I just use whatever tank I am given. I am quite lucky in the way that the people I dive with tend to know I am not very strong and give me kiddy baby cylinders which i am ok with and as I am not too big and quite relaxed i tend to be able to stay down as long as the rest of them!

    ;)-x-abby-x-;)


     
  9. Mario S Caner

    Mario S Caner Member

    # of Dives: I'm a Fish!
    Location: San Diego, CA
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    HAHA LOL! very funny guys! Are you all done beating me up here! LOL! wait a tic I'm still laughing! LOL!

    Just between me and you Don told me he wears the same things... only his thong and underwire are reportedly leopard print to match his wetsuit. LOL!

    Resident board Perv? I think not! LOL!
    Mario :D
     
  10. Tom

    Tom Nassau Grouper

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    It depends on how big the wire is. That could actually count as a weight.

    Tom
     
  11. Warhammer

    Warhammer Manta Ray

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    Mario left himself wide open for that one, so I felt it was my duty to call him on it. :)

    ScubaBaby....I can't help you much with drysuit woes. I've yet to don one. That fact cost me an opportunity to dive Alaska this past summer, while we were there. I do however intend on getting in one very soon. Have you tried to tri-laminate suits, such as DUI's line? I here they are alot less restrictive than neoprene models. They look nicer to!
     
  12. ScubaBaby

    ScubaBaby Single Diver

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    Warhammer
    If memory serves me right I was using tri-laminate rather than neoprene! But it wasn't mine so I dont really know much about them.
    I have only done one dry-suit dive anyhow when I did the speciality. It was horrid - the water was brown! The vis was probably about 1foot (max). It had been raining on and off all day and it was a lake so the mud just stirred up big style - it was horrid.
    Next I think i am being physical forced down to Stovey Cove for the weekend - definitely not by choice!
    :bonk:-x-abby-x-:bonk:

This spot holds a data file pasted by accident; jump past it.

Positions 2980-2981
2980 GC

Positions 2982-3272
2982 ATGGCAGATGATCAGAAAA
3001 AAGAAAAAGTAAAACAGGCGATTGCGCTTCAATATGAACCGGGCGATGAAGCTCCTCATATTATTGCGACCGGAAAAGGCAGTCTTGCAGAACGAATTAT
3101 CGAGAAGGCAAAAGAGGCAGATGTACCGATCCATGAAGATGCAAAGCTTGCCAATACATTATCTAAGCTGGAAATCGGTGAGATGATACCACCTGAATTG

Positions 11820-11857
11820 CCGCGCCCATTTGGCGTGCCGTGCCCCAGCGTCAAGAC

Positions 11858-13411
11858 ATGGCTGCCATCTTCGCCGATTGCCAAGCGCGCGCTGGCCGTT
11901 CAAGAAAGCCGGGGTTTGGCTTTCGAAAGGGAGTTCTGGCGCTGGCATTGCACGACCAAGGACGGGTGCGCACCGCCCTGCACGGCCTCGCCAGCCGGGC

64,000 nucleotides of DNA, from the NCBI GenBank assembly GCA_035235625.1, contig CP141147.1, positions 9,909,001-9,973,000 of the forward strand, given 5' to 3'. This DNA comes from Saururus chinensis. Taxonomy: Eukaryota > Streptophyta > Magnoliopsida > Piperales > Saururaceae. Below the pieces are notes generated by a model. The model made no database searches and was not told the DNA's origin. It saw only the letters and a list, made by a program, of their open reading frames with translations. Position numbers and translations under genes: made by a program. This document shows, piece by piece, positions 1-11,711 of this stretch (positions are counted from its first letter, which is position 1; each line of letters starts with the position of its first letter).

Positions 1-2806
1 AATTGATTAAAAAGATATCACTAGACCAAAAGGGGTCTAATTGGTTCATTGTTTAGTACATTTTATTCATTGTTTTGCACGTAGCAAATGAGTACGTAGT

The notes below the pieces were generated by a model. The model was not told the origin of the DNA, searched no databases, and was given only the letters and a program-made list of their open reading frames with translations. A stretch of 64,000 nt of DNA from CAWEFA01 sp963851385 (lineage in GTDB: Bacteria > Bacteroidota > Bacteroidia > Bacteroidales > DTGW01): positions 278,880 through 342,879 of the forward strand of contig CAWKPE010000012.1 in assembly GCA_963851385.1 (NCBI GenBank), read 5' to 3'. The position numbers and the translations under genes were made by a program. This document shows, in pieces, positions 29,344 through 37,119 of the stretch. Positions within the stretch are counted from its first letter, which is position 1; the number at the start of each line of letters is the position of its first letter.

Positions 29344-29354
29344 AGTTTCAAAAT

13. ScubaBaby

    ScubaBaby Single Diver

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    Tom

    Just a little note to say - I wish my underwiring was big enough to classify as a weight - that would mean a larger chest!!!!!
    But i am afraid to say - my bra doesnt add that much weight!

    ;)-x-abby-x-;)
     
  14. Mario S Caner

    Mario S Caner Member

    # of Dives: I'm a Fish!
    Location: San Diego, CA
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    Abby, It's amazing how we got to your... ehem attire from a conversation about drysuits. I suppose I'm the one to blame here huh? Oh well, I'm famous for opening my mouth just long enough to switch feet!

    By the way do I get to see what's underneath the towel? Doh! That probably doesn't sound too good either huh! Hehe, well do I?

    Mario :D
     
  15. ScubaBaby

    ScubaBaby Single Diver

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    :D Wow - I have just noticed that I have gained 1/2 a star - mum will me sooooo proud! :D

    -x-abby-x-
     
  16. scubanaked

    scubanaked Angel Fish

    # of Dives: 100 - 199
    Location: Mid Michigan
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    Take a class with your new suit...some LDS will give you that class when you buy it from them. If not make sure you know how to use it before going to California...a feet first run away ascent could ruin a vacation...
     
  17. Aaagogo

    Aaagogo Angel Fish

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    a pretty good way to try out a drysuit for almost no cost

    http://www.dui-online.com/dog_events_06.html

    usually the events are around the same period of time the next year. from the looks of it, they will be in CA in march next year maybe....
     
  18. MissyP

    MissyP Scuba Instructor

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    :: chuckle :: Um, you realize this thread is from 6 yrs ago right? :D
     
  19. Aaagogo

    Aaagogo Angel Fish

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    now don't i look like a fool...

    hmm.. this thread shd be moved to archives
     
  20. sambolino44

    sambolino44 Manta Ray

    # of Dives: 200 - 499
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    Sorry to be boring but I thought I'd return to the original question of this thread. I dive in Puget Sound in a wetsuit, and the water temperature is certainly no warmer than 54F. I really want to get a drysuit as soon as I can, but for a few dives, especially if the air temperature is not very cold, I wouldn't worry about it. I started diving in Minnesota, and had several dives that were so cold it was not fun. In fact, that experience influenced me so much I lived here for five years before I tried diving in the Sound. Once I tried it, I was pleasantly surprised that 54F is not so cold that it makes for an unpleasant dive. To me, the main benefit of the drysuit is not so much in the water, especially for one dive, but how cold you get on the surface interval, and repeated long dives. But for a vacation trip, I'd think that the extra time, effort, and expense of getting into a drysuit wouldn't be worth it. Plus, once you try it, you'll be like me and have to sell a guitar so you can afford one.